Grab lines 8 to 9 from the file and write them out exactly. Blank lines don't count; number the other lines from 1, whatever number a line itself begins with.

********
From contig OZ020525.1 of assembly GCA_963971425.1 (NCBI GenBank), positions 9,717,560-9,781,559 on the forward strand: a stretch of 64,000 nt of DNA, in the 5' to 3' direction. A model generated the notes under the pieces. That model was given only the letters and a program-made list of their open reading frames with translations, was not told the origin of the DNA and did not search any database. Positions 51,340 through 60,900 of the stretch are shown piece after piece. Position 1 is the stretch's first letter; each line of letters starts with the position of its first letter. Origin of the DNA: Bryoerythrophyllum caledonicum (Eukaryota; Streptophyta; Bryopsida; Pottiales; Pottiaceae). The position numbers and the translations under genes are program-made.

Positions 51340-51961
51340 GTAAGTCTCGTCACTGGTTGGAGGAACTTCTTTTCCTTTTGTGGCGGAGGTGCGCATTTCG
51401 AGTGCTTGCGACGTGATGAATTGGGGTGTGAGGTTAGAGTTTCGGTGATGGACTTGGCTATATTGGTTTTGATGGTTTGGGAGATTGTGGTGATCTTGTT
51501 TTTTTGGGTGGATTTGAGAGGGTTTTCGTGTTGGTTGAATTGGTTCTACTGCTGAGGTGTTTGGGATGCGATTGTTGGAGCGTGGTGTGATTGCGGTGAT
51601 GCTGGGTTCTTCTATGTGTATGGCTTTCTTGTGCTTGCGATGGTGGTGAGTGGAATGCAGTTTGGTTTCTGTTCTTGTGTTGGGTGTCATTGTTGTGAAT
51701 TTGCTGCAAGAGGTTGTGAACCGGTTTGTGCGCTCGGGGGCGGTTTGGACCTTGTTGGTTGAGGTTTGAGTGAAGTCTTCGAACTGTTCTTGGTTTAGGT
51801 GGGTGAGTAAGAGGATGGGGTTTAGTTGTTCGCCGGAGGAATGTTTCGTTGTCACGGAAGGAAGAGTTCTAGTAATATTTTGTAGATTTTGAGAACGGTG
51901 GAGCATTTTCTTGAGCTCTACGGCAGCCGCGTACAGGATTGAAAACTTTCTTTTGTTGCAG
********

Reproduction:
51801 GGGTGAGTAAGAGGATGGGGTTTAGTTGTTCGCCGGAGGAATGTTTCGTTGTCACGGAAGGAAGAGTTCTAGTAATATTTTGTAGATTTTGAGAACGGTG
51901 GAGCATTTTCTTGAGCTCTACGGCAGCCGCGTACAGGATTGAAAACTTTCTTTTGTTGCAG